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Torn between History and Politics? Why not both? Here’s everything you need to know about joint honours degrees at Edinburgh

Torn between History and Politics? Why not both? Here’s everything you need to know about joint honours degrees at Edinburgh

Considering doing a joint honours degree? Here‘s some honest insight into all the best bits and all the challenges of these degree programmes from Ash, one of our student writers.

I’m in my third year studying History and Politics and, spoiler alert: despite some challenges, I love my joint degree!

Advantage 1: Application of knowledge across disciplines

One of the best things about studying more than one subject is the opportunity to apply what you’ve learnt in one class to another! For example, I have been taking a few history modules on the British Empire and colonialism, and it is always incredibly interesting to see how these past events have a huge influence on contemporary politics and international relations, such as the continuation of colonial penal laws in constitutions. Being able to make connections between the topics you’ve studied in different classes is incredibly interesting, and it is also handy for assignments too!

Advantage 2: Choices

Something that drew me to Edinburgh was the variety of courses to choose from. By taking a joint honours degree, you have the chance to take courses from both disciplines, and also outside modules in your first and second year! When I started at Edinburgh, I wasn’t ready yet to narrow down my interests – too many things seemed interesting to learn about. The great thing about joint degrees is that you have this opportunity to explore in two degree areas, and you don’t have to specialise in just one right away. Taking courses in such a wide range of specialities means that you end up accumulating a breadth of knowledge, alongside so many transferable skills.

Advantage 3: Future opportunities

Having finished your joint honours degree, you have not only the degree like everyone else but also a unique set of skills and qualities that will set you apart from other people. I’ve found that the multi-tasking required of me to keep track of my different courses and requirements for each part of my degree has helped me to manage my time better, and I am now used to having lots of different things going on. I am able to work in a job alongside my uni work without them affecting each other. Additionally, you really keep your career options open into both fields, which will be great down the line when you are applying for further education or jobs!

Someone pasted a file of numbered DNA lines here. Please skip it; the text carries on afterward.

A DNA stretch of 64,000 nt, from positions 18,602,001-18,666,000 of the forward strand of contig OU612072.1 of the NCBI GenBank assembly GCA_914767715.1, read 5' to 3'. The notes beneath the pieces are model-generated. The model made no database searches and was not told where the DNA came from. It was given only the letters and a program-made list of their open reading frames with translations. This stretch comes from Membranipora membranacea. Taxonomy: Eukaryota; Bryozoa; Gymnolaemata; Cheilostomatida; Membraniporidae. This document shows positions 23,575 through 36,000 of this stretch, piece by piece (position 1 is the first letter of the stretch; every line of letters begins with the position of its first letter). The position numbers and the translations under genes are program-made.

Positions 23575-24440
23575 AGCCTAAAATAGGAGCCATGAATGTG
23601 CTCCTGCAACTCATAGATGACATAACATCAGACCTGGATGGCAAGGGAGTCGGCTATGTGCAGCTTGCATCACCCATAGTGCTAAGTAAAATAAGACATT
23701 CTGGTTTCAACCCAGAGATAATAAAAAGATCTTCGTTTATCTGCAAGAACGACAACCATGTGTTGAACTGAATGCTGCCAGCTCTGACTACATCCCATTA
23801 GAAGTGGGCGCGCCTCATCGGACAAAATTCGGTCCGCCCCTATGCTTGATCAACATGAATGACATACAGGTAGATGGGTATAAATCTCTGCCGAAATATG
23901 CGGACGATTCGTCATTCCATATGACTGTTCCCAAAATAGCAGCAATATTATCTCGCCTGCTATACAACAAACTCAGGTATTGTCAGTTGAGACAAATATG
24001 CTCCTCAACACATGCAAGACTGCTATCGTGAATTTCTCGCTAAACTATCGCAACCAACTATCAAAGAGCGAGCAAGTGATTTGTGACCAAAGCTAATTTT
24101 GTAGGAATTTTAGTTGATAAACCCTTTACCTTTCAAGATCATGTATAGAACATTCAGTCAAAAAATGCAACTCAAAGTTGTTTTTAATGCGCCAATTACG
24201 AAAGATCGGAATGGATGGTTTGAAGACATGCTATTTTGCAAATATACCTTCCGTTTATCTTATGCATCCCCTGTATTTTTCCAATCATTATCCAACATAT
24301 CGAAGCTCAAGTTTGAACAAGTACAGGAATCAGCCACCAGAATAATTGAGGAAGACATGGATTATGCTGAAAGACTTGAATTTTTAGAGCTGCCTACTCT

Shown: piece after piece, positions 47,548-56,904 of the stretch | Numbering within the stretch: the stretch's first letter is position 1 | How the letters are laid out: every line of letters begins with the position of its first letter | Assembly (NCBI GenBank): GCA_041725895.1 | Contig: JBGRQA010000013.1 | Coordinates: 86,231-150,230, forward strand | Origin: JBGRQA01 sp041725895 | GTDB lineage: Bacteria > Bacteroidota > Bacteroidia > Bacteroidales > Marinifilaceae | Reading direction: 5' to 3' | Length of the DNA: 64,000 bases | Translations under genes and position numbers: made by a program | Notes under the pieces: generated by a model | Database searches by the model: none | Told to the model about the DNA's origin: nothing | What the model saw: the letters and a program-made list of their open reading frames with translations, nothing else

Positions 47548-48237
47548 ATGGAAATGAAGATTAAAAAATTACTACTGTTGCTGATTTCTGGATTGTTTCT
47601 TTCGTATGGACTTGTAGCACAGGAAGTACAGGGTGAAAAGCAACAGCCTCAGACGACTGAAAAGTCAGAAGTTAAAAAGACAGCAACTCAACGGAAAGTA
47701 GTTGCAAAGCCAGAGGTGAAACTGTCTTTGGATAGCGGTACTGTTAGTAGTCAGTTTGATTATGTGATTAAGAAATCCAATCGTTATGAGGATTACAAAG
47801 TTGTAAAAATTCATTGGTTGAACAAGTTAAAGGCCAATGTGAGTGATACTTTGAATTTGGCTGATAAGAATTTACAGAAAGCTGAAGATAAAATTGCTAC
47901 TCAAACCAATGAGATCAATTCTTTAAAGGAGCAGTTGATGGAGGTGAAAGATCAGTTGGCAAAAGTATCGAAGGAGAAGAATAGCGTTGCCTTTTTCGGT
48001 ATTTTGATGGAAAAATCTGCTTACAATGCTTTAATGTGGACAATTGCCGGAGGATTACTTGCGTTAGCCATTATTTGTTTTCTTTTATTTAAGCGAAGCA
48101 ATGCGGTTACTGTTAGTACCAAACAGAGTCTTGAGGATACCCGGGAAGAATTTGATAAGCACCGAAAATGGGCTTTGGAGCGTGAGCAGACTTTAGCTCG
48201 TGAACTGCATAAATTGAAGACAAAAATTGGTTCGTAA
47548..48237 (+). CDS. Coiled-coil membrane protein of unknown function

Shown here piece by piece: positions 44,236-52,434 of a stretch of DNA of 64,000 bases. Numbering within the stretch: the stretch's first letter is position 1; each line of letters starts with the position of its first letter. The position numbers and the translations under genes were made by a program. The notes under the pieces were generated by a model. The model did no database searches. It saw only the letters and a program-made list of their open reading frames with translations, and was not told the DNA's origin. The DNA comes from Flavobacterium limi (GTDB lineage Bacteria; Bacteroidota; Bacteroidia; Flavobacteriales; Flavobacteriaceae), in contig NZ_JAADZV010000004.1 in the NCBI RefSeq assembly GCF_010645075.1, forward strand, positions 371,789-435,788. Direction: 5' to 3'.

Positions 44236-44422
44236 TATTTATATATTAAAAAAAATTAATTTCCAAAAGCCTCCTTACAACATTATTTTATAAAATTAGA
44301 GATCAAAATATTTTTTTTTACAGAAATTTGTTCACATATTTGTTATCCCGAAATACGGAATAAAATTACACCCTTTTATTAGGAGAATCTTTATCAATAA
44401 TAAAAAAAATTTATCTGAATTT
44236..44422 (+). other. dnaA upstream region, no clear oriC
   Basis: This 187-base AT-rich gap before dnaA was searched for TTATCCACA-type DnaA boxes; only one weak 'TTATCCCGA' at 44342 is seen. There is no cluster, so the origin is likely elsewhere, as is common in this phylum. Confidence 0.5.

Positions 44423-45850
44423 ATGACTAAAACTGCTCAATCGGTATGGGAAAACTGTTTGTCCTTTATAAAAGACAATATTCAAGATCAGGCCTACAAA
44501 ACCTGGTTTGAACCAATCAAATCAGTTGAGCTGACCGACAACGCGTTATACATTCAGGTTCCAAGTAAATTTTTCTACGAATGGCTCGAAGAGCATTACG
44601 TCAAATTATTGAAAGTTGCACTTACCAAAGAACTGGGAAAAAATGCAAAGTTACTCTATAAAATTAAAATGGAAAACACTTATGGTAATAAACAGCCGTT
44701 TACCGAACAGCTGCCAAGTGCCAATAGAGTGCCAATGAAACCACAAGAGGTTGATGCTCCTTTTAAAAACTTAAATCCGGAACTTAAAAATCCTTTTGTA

The other side 

However, there are definitely additional challenges that come alongside doing a joint honours – whilst I have found pros outweigh the cons, it’s still important to consider both sides so you have a realistic idea of what it’ll be like.

Challenge 1: Conflicting timetables

Taking subjects from two different areas, especially from two different schools, like in my case, sometimes means that your timetable isn’t always as smooth as others’, and you might find you have a super packed exam timetable, or two essays due the same day! I did expect this because I had been warned of it, and it’s not always the case, but I had a few instances where I had to sprint in between buildings on campus because my two mandatory courses were on right after each other. I wouldn’t let it put you off, but you should be aware of the possibility.

Challenge 2: Differing expectations

Since the History department and the Politics department are, after all, two different subject areas, they have some divergences which takes a bit of time to get used to. They mark in their own ways, have different citation methods and you have to learn different methodologies for essays. So, especially in first year, you are not just learning the course content or doing the reading, you have to start to understand how the discipline works. Being a joint honours student, you have to do this twice – and it is obviously more work. But it also means you learn two styles of referencing instead of one (hello transferable skills!), learn to look at an issue from different approaches (very useful in all sorts of situations) and use different methodologies for research!

Challenge 3: Responsibility

Of course, in university everyone is responsible for managing their time and education themselves, but I think that joint honours students feel this the most. Sometimes you miss out on information because of the way mandatory modules work, which is slightly different to single honours students. And I definitely did feel slightly out of my comfort zone at first, but I had lots of support from History and Politics, who are obviously no strangers to students on joint degrees. I used office hours, I emailed for help, I did more reading and it paid off. I can say that after my first year, I felt so much more comfortable in my choice and I knew I made the right one for me.

If you want to have more choices for courses, give yourself a number of different opportunities in the future and find fascinating, unexpected ways that your subjects might overlap, then I urge you to consider a joint honours programme. Whilst there are some ways in which a joint honours degree make life just a little more challenging – like getting adjusted to two different ways of teaching and learning, these can be dealt with and you can always ask your Schools or your student advisor for support. If I could go back in time, I would honestly choose the same, joint degree.

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